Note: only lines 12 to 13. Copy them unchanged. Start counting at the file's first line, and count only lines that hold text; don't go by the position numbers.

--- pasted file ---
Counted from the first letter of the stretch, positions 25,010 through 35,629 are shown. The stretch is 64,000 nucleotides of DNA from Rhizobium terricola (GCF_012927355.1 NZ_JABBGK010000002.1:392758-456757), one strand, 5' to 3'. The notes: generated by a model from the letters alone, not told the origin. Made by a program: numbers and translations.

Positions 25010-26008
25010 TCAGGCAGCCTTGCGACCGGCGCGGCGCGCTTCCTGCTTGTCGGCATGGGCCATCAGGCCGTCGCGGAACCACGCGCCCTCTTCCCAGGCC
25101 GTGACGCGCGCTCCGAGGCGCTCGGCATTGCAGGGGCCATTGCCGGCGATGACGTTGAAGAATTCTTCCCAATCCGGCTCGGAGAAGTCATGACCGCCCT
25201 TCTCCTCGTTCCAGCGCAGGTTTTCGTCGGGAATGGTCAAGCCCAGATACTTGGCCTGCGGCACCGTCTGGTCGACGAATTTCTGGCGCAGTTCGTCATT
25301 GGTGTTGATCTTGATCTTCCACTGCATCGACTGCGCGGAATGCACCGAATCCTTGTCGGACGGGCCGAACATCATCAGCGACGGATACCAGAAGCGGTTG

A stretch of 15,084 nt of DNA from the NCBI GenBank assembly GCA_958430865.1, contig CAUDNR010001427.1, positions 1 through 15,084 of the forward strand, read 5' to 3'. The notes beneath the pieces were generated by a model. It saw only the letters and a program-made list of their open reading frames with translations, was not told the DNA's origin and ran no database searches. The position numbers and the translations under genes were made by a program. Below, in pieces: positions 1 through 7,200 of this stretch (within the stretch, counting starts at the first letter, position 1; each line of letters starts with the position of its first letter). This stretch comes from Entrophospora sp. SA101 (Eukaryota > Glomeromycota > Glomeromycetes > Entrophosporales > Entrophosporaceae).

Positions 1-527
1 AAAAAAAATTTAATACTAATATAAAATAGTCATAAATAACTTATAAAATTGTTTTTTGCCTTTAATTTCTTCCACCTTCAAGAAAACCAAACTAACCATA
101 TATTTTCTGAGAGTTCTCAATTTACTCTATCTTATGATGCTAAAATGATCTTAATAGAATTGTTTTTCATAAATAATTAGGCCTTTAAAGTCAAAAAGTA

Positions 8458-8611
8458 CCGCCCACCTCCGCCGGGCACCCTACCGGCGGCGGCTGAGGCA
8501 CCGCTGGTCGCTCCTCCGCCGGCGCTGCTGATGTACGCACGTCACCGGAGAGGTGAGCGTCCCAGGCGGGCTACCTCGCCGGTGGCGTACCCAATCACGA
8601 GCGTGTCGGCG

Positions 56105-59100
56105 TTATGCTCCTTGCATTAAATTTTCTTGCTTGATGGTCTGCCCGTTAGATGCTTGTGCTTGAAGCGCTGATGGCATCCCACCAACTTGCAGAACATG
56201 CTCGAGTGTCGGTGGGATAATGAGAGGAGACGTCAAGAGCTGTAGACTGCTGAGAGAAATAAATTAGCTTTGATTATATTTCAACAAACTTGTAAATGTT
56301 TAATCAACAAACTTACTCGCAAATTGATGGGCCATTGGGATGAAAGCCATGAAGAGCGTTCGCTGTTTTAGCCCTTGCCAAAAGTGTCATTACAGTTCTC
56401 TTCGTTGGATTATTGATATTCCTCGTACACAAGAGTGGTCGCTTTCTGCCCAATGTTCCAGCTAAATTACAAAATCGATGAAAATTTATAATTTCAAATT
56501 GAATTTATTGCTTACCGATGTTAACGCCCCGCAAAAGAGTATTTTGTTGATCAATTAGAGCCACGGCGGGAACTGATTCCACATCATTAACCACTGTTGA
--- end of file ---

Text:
8458 CCGCCCACCTCCGCCGGGCACCCTACCGGCGGCGGCTGAGGCA
8501 CCGCTGGTCGCTCCTCCGCCGGCGCTGCTGATGTACGCACGTCACCGGAGAGGTGAGCGTCCCAGGCGGGCTACCTCGCCGGTGGCGTACCCAATCACGA